Diplomats are not spies (though spies do pose as diplomats). They do collect information -- by working contacts overseas, reviewing the local media, interacting with the population of the nations where they are stationed -- often acquiring intelligence that is as valuable, if not more so, than the secrets snatched by intelligence officials. But there is a line between a diplomat and a spook. The former uses aboveboard methods to find out what his or her government needs to know about other nations; the latter resorts to espionage, wiretaps, bribery, and other underhanded means. There are many reasons for keeping the two roles distinct. Diplomats are awarded immunity and can gain certain access overseas because they are not spies. 

Of the many WikiLeaks revelations that have emerged in the past few days -- and more are to come in the next few months, as the renegade website continues to release batches of the 251,287 State Department cables it has obtained -- the news that U.S. diplomats have been turned into part-time spies certainly warrants thorough investigation. Obama administration officials, of course, have tried to make the leak itself the paramount issue. Attorney General Eric Holder has promised prosecutions if "we can find anybody involved in breaking American law."

Yet there have not been such passionate calls for investigating the transformation of U.S. diplomats into undercover snoops. The administration's strategy -- as is to be expected -- is to focus on the easy-to-demonize messenger, not the hard-to-explain message. But Diplomatgate ought to be a top priority for the oversight committees of Congress.

As for Clinton, WikiLeaks' scattershot approach is probably helping her. Shafer contends,

No matter what sort of noises Clinton makes about how the disclosures are "an attack on America" and "the international community," as she did today, she's become the issue. She'll never be an effective negotiator with diplomats who refuse to forgive her exuberances, and even foreign diplomats who do forgive her will still regard her as the symbol of an overreaching United States. Diplomacy is about face, and the only way for other nations to save face will be to give them Clinton's scalp. . . .

There is no way that the new WikiLeaks leaks don't leave Hillary Clinton holding the smoking gun. The time for her departure may come next week or next month, but sooner or later, the weakened and humiliated secretary of state will have to pay.

To be perfectly honest, I'm very conflicted about this. 

On the one hand, Ms. Clinton has, in essence, made spies out of part of our diplomatic corps.  It is self-evident that our ability to conduct international affairs is severely damaged if world leaders perceive that U.S. diplomats are gathering information about them and their countries.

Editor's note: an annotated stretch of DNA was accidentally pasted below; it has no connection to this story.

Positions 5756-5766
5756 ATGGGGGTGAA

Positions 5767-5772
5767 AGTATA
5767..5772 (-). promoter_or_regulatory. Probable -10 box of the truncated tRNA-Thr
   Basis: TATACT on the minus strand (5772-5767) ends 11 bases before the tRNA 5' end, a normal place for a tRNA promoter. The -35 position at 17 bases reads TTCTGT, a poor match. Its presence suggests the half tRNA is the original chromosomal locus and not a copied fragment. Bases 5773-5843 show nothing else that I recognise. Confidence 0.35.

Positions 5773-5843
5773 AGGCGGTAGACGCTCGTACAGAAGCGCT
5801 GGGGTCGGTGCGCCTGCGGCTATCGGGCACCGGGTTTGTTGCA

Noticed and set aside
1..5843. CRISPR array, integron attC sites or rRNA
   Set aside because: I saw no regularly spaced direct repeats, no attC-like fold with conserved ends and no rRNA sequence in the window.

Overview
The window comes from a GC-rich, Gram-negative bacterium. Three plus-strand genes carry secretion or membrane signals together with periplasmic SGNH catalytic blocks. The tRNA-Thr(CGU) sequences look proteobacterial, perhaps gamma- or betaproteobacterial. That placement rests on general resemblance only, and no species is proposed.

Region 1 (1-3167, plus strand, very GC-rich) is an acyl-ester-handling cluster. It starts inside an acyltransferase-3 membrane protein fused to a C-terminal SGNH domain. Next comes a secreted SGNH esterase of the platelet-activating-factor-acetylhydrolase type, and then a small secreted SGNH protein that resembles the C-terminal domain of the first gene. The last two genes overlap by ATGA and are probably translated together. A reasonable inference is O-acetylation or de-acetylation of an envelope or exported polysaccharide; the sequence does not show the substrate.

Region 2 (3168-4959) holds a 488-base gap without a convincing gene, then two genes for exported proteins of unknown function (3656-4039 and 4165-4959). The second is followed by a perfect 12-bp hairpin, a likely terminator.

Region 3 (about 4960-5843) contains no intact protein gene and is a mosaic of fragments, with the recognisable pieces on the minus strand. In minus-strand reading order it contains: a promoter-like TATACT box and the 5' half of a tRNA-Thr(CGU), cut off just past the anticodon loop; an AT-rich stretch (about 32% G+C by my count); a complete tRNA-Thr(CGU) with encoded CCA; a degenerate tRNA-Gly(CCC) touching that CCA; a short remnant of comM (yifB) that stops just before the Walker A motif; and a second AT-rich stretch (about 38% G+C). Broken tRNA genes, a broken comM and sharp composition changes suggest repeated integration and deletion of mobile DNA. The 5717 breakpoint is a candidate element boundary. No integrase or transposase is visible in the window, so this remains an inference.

On the other hand, I would lie to tell you I thought this did not happen under other secretaries of state as well.  And I assume out of hand that other countries have major foreign policy operatives gathering precisely the same kind of information.

Readers of this blog know I do not like Hillary Clinton.  I consider her a media invention, with precious few tangible accomplishments since law school other than using her husband to cultivate an an adoring army of mainstream media "journalists".  I also think she was a lousy pick as secretary of state, whose main reason for getting the job was to take her out of the running for 2012 (which it may or may not have done).

But, my feelings about Ms. Clinton aside, I look at the realpolitik of this situation and conclude that, although I have major concerns about what she did, it is not a reason for her to resign.  It is more a reason to despise julian assange of WikiLeaks for making such information public - and to wonder if, for his own political motives, he is withholding similar information about other countries..

To paraphrase someone whose story President Obama professes to read every night:  let he or she who is without diplomatic sin cast the first resignation demand.

Zeke ..... ..... ..... No,No,No. .... Hillary Rodham should NOT resign. .... ..... She should stay and brazen it out. .... .... .... Such action would cement her in place, and she will never be nominated for the Presidency. .... ... .... Look at all her foreign policy accomplishments to date: Turkey going fundamentalist, North Korea going ape dung, Israel pursuing their own interests, Hundreds of millions given to the Palestinians to be deposited in the leaders' Swiss bank accounts, Central and South America going Communist (Venezuela, Nicaragua, Peru, Brazil), UN becoming ever more useless (an astonishing achievement), our European allies settling into a sludge of inertia and doom, prognosis for Afghanistan and Iran is failure, trade with China is bleeding the country dry, as are oil imports. .... ..... ..... Go back to Arkansas, Hillary. (11/30/10)